The following information, recipe and photography were provided courtesy of local cookbook author and chef, Carla Snyder. Learn more about Carla and discover her recipes at Ravenouskitchen.com.
“A world without tomatoes is like a string quartet without violins.” Laurie Colwin, novelist
A ripe tomato is the essence of that fleeting moment we love most about summer. As tasty as a summer tomato is, we know those large, juicy tomato days are brief but glorious. We wait all year for tomato season to arrive. I say, it’s good to have a plan in order to maximize the tomato bliss and, if you are like me, that plan is to eat as many tomatoes as possible in as many ways as possible but first, some tomato info is in order.
What is a Tomato?
There are thousands of tomato varieties, many of which are hybrids. Tomatoes are actually fruit of the Solanum Lycopersicum (tomato plant), though they are typically referred to and used as vegetables in cooking. Rich in nutrients like vitamin C and antioxidants including beta carotene and lycopene, tomatoes have many health benefits and are a large part of the Mediterranean diet.
- Cherry tomatoes are round, bite-size and so juicy and sweet that they pop when you bite them. They are perfect for salads or snacks, skewers or shish kebabs.
- Grape tomatoes are about half the size of cherry tomatoes with an oblong shape. Like cherry tomatoes, grape tomatoes are excellent in salads or eaten alone as a snack.
- Roma or Plum tomatoes are larger than cherry and grape tomatoes. They are sweet and juicy making them a great choice for canning and sauces.
- Beefsteak tomatoes are large, sturdy, and firm enough to hold their shape when sliced, making them perfect for sandwiches, salads and hamburgers.
- Heirloom tomatoes come in many sizes, shapes and colors ranging from pale yellow to bright green and purple. They tend to have a deeper, sweeter taste than hybrid tomatoes as their seeds have been saved and passed down without cross-pollinating with other types. They are prized for their taste, making them perfect for canning, sauces, sandwiches and salads.
- Tomatoes on the Vine are sold still attached to the vine, prolonging their shelf life. Some research concludes that vine-ripened tomatoes contain higher levels of antioxidants than those picked before peak ripeness. Large enough to be sliced for sandwiches, these tomatoes are also great for canning, salads and sauces.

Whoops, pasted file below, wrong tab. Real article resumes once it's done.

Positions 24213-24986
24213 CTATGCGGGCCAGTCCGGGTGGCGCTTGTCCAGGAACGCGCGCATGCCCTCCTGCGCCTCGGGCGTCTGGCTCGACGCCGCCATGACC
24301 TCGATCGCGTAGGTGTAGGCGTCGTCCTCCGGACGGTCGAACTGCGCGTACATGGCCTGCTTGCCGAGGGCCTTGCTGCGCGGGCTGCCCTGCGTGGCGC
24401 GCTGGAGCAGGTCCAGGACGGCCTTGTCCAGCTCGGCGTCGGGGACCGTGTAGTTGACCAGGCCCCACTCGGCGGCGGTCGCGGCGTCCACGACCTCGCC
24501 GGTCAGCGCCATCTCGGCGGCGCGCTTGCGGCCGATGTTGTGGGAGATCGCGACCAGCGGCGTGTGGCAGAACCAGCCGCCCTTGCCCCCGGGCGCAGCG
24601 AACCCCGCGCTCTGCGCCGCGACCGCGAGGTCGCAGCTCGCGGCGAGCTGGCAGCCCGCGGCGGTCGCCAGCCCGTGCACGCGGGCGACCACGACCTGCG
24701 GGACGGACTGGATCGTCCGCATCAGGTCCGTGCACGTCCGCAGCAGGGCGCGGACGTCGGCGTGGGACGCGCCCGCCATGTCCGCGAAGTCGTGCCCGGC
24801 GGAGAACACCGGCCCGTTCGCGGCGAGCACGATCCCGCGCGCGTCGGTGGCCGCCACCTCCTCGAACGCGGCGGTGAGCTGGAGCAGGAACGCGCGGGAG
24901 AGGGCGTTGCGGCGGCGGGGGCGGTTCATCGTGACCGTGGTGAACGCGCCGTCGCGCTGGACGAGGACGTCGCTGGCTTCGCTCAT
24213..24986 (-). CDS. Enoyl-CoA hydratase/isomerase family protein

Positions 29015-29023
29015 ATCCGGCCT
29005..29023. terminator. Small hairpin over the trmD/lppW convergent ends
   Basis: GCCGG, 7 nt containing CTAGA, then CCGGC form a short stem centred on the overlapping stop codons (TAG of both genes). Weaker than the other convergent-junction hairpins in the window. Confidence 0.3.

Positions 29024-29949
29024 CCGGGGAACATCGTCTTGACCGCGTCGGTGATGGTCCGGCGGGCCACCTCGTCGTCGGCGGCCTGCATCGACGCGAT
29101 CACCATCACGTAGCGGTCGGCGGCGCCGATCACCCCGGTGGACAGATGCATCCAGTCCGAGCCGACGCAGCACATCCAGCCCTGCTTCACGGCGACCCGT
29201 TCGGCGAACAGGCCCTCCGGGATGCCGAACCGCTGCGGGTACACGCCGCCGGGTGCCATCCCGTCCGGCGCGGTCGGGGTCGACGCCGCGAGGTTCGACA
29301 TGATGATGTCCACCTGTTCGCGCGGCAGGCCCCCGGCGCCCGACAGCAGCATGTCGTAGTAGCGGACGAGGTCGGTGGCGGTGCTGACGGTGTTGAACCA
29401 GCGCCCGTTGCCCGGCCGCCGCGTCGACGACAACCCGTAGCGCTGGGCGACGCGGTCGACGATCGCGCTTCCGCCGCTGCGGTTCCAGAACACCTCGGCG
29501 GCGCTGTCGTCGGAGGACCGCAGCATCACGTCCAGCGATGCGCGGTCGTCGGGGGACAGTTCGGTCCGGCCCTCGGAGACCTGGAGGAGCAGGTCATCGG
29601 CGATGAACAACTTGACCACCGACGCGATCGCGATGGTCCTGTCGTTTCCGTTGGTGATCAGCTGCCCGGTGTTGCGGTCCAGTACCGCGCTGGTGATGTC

- Green tomatoes can be divided into two types: heirlooms that are green when fully ripe and or un-ripened tomatoes that have not yet turned red. Un-ripened green tomatoes are perfect battered and fried or pickled. Tangy and slightly sour, they’re also made into a relish to be served with meats. However, unripe green tomatoes can be difficult for some to digest and should not be eaten raw.
How to Pick the Perfect Tomato
One of the best things about summer-ripened tomatoes is that you don’t have to mess with them too much to make something delicious. From the classic tomato sandwich to tomato salad, perfect tomatoes make it easy for the chef to assemble a tasty meal. When shopping, select tomatoes that are deeply colored and firm. They should feel heavy in your hand with no wrinkles or bruised spots.
How to Store Tomatoes
Keep tomatoes at room temperature on your kitchen counter or on a plate. The “shoulders” near the stem of the tomato are sturdier, so it’s best to perch them upside down. Try not to stack tomatoes as the pressure can be enough to bruise them and invite rotting. Never store tomatoes in a plastic bag. If you want to speed the ripening process, put them in a paper bag with an apple. The gas from the apple will help to ripen them faster. Once ripe, tomatoes will last a day or two. If you have to keep them longer, put them in a cooler place like a cellar or wine fridge. A regular fridge is just too cold and will damage the texture and flavor of ripe tomatoes. Tomatoes that are not fully ripened and refrigerated will become mealy, just about the most disastrous thing that can happen to a tomato.
How to Slice Tomatoes
I like to use a serrated knife or a bread knife to slice tomatoes. When I need to dice tomatoes, I slice them down, avoiding the stem area, then lay them flat and cut then into strips and then dice. The skin of a tomato is remarkably tough and if your knives are not sharp, it can be difficult not to smash the tomato, so cut tomatoes from the tender flesh side on outward if possible.
The following two recipes are summer favorites. The Summer Pasta with Tomatoes, Garlic, Basil and Buttery Croutons just might be the inspiration for your next patio dinner party. It tastes like summer in your mouth. A light sauté of grape tomatoes and garlic tossed with hot-from-the-pot pasta and fresh basil is my idea of heaven. It might seem like a carb overload, but the crispy croutons add an addictive buttery crunch, so don’t even think about leaving them out. The amount of garlic, pepper flake and basil is a personal thing, so be sure to tailor this dish to your taste buds.
Dinner can become challenging for me at this point of the summer. It’s too hot to turn on the oven and who wants another grilled chicken breast or burger by this time. Lucky for us, now is the time to eat the freshest seasonal produce available. Around here, that means tomatoes and ripe peaches. With ingredients this pristine, it’s best to keep it simple. Combining tomato and peach in a Summer Salad is like any good marriage as one improves upon the other. The sweet peach makes the tomato sweeter and the acid in the tomato gives the sweetness of the peach a little “oooomph”. Buttery avocado, salty prosciutto, basil and a shallot vinaigrette round out this colorful meal. Truly a party on a plate, you want to use only the best produce, salt, pepper, olive oil and balsamic for this no-cook meal to hit the high notes. If only I could eat like this every night. Thank you, summer.